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Layer Mask Hides Effects: When turned on, this check box uses the layer mask to mask both the pixels in the layer and the layer effects. When turned off, as by default, the layer mask defines the boundary of the layer, and the effect traces around this boundary just as it traces around other transparent portions of the layer.
Vector Mask Hide Effects: As I discuss in the next chapter, Photoshop's shape tools allow you to draw vector-based shapes, which you can fill with flat colors, gradients, patterns, or even layered images. When working inside a layer inside a shape, you can use the Vector Mask Hides Effects check box to specify whether the shape defines the outline of the layer (check box off) or clips layer
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Part IV: Layers, Objects, and Text
effects just as it clips pixels (check box on). For complete information on defining a layer mask, read the "Editing the stuff inside the shape" section of Chapter 14.
Okay, so much for the basics. But why would you ever use these options? The short answer is, because something has gone wrong and you want to correct it. Don't like how your layer effects look? Turn one of these options on or off and see whether it makes a difference. Of course, it helps to have a little experience with these options before you start randomly hitting switches, so let's work through an example.
The top image in Figure 13-35 is basically a repeat of the first image in Figure 13-34 the stamp layer is set to Hard Light with a Fill Opacity of 50 percent. The face layer is grouped with the stamp and both the Blend Interior Effects as Group and Blend Clipped Layers as Group check boxes are turned off. Now let's say I decided to add a layer mask to the stamp layer. Nothing fancy, just a gradient from black at the bottom of the image to white near the middle, as shown in the second example in Figure
13-35. Naturally, this made the layer transparent at the bottom and opaque toward the middle, but it had an unexpected consequence. The mask shaped the boundaries of the layer, giving it a very soft edge that the layer effects didn't quite know how to accommodate. Rather than fading into view, the Inner Glow effect starts abruptly at the point where the layer becomes fully opaque, right under the guy's nose (see the final image in Figure 13-35). As it turns out, it really wasn't the inner glow's fault it was a function of the Stroke being set to Inside but who cares? The plain fact of the matter is, it looks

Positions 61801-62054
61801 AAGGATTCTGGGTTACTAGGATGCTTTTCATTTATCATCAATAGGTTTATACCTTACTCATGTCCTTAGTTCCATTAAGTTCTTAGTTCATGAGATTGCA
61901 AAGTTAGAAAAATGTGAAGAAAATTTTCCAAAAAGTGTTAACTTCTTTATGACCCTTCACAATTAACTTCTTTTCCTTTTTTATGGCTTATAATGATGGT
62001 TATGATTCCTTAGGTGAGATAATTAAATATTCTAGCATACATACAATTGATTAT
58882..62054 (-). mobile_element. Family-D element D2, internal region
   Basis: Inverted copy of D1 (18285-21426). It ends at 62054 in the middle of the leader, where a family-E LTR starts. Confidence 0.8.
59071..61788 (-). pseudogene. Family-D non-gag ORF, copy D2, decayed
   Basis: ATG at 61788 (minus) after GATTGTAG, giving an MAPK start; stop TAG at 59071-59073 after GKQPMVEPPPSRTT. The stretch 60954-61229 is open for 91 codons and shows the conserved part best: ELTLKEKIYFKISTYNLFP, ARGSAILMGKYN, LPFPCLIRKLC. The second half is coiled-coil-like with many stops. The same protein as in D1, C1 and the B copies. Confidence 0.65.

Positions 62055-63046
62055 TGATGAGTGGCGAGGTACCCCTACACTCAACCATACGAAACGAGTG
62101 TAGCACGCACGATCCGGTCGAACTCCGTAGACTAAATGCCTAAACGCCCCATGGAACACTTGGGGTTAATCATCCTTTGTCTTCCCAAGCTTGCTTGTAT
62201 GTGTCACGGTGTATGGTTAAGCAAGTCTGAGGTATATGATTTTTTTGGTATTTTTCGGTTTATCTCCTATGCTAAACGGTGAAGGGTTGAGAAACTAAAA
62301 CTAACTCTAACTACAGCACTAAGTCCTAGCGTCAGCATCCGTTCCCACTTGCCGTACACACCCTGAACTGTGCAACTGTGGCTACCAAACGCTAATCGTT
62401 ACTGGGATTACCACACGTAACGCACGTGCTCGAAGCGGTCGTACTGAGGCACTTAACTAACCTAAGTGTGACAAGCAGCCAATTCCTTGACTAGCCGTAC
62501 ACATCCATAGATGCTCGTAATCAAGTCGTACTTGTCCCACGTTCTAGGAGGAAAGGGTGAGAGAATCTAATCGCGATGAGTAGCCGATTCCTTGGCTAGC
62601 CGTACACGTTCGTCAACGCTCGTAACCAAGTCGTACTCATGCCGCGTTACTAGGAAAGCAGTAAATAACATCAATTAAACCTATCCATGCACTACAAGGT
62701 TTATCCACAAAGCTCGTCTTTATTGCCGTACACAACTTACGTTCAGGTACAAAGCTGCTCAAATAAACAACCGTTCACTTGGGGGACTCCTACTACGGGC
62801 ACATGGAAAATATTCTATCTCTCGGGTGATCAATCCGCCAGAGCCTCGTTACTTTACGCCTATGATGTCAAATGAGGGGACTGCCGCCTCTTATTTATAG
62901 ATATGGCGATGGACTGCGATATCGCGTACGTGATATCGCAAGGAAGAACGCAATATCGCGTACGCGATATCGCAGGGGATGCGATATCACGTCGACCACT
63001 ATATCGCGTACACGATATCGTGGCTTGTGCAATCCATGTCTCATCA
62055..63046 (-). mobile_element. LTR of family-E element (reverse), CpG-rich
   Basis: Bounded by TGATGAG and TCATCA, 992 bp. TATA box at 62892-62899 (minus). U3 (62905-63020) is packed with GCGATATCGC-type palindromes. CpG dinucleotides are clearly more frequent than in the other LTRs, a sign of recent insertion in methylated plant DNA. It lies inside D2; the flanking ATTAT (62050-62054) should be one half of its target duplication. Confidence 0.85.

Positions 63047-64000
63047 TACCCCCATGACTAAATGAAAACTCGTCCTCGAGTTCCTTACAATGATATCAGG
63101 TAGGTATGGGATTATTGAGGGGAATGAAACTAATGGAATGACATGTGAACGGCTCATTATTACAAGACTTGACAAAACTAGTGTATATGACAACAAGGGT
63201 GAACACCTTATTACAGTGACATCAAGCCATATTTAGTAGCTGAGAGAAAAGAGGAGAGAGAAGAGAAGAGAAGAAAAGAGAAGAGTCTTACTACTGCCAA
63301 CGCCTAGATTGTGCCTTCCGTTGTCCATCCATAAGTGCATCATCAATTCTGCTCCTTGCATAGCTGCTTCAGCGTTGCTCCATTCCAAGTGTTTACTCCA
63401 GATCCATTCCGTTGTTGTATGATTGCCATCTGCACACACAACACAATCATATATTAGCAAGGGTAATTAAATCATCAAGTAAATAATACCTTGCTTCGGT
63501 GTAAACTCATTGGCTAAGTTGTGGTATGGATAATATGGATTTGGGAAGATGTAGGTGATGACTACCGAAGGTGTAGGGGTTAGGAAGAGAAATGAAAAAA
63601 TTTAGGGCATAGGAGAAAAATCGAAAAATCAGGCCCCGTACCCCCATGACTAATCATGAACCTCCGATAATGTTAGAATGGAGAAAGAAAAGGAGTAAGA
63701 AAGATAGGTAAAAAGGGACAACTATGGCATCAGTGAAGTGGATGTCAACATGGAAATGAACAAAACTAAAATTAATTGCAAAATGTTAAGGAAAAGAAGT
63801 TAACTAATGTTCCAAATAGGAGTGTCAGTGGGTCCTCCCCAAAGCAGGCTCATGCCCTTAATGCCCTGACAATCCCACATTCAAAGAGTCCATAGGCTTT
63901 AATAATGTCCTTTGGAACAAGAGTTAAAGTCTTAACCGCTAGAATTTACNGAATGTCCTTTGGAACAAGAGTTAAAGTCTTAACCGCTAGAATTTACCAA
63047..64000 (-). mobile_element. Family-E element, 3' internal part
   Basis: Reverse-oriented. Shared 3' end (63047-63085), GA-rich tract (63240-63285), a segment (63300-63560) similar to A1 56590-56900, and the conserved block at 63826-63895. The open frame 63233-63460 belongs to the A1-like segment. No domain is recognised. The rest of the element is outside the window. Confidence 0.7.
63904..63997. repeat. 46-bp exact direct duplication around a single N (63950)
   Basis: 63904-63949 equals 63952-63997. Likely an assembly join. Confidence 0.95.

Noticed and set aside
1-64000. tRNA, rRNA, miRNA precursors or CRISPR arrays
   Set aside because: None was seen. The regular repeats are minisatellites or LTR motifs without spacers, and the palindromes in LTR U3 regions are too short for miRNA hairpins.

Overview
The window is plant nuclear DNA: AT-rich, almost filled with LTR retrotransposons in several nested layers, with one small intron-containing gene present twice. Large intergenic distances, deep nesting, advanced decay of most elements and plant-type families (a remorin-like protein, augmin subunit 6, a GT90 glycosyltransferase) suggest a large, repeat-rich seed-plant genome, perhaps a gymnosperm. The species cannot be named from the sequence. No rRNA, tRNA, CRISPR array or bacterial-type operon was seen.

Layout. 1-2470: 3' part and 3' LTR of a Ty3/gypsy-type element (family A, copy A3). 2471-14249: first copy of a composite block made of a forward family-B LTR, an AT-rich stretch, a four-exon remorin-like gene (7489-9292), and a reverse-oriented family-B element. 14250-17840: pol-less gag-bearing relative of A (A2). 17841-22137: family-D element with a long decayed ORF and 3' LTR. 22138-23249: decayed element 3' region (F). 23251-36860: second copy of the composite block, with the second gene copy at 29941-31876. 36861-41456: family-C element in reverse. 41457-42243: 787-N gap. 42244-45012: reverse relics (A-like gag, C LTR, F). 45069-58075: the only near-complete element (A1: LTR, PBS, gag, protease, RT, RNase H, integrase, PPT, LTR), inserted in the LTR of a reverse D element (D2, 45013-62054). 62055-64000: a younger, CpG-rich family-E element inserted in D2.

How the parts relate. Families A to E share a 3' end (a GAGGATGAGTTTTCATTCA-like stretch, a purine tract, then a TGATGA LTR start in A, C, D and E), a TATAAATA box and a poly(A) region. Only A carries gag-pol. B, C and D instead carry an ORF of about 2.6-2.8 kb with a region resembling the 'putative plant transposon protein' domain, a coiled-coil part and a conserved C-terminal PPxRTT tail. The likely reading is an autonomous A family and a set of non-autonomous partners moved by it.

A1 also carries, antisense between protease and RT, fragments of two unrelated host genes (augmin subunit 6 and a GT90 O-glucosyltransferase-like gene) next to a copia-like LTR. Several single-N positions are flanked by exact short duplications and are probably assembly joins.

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Figure 13-35: Starting with the face masked inside the stamp (top), I added a layer mask to the stamp layer using the gradient tool (middle). But instead of fading the effects, the mask shoved the edges of the Stroke and Inner Glow so far upward, I worry that our once chipper fellow may soon run out of breath (bottom).
One's natural proclivity in a situation like this is to say, "Gosh, I guess I can't combine a layer mask with Inner Glow and an inside Stroke effect. I think I'll go soak my head now." But don't drown your sorrows (and head) just yet Photoshop has it all figured out. In the first image in Figure 13-36, I fixed the problem by simply turning on the Layer Mask Hides Effects check box. This way, rather than constraining the effects, the layer mask fades them out just like a good gradient mask is supposed to
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477 Photoshop CS Bible @Team LiB
Figure 13-36: After fading out the Inner Glow and Stroke effects by selecting the Layer Mask Hides Effects check box (top), I turned off Transparency Shapes Layer, which permitted the Pattern Overlay effect to fill most of the image (middle). Then I added a vector mask to the stamp layer and left the Vector Mask Hides Effects check box off, as by default (bottom).
The second example of Figure 13-36 shows what happened when I turned off the Transparency Shapes Layer check box (on by default). Suddenly, the layer effects are no longer constrained by the boundaries of the stamp layer and grow to fill the entire layer mask. Edge-dependent effects, such as Inner Glow, Drop Shadow, and Stroke disappear. Meanwhile, the Color and Pattern Overlay effects expand to fill the image.
Next, I added a vector mask to the stamp layer. To do this, I pressed the Ctrl key (z on the Mac) and clicked the layer mask icon at the bottom of the Layers palette. After selecting the custom shape tool and selecting the highway sign symbol from the Shape menu in the Options bar, I pressed the plus key (+) to make sure the Add to Path Area button was active and drew my shape. Photoshop automatically traced the Drop Shadow, Inner Glow, and Stroke effects around the shape, as in the final example in Figure 13-36. However, if for some reason this weren't to occur, I had only to visit my handy Advanced Blending options and turn off the Vector Mask Hides Effects check box. Dumping whole color channels That takes care of the most complex of the check boxes. All that remain are the Channels options. Located directly below the Fill Opacity slider in the Layer Style dialog box, the Channels check boxes let you hide the layer inside one or more color channels. For example, turning off R makes the layer invisible in the red channel, sending colors careening toward vivid red or turquoise (all red or no red, respectively), depending on the colors in the layers underneath.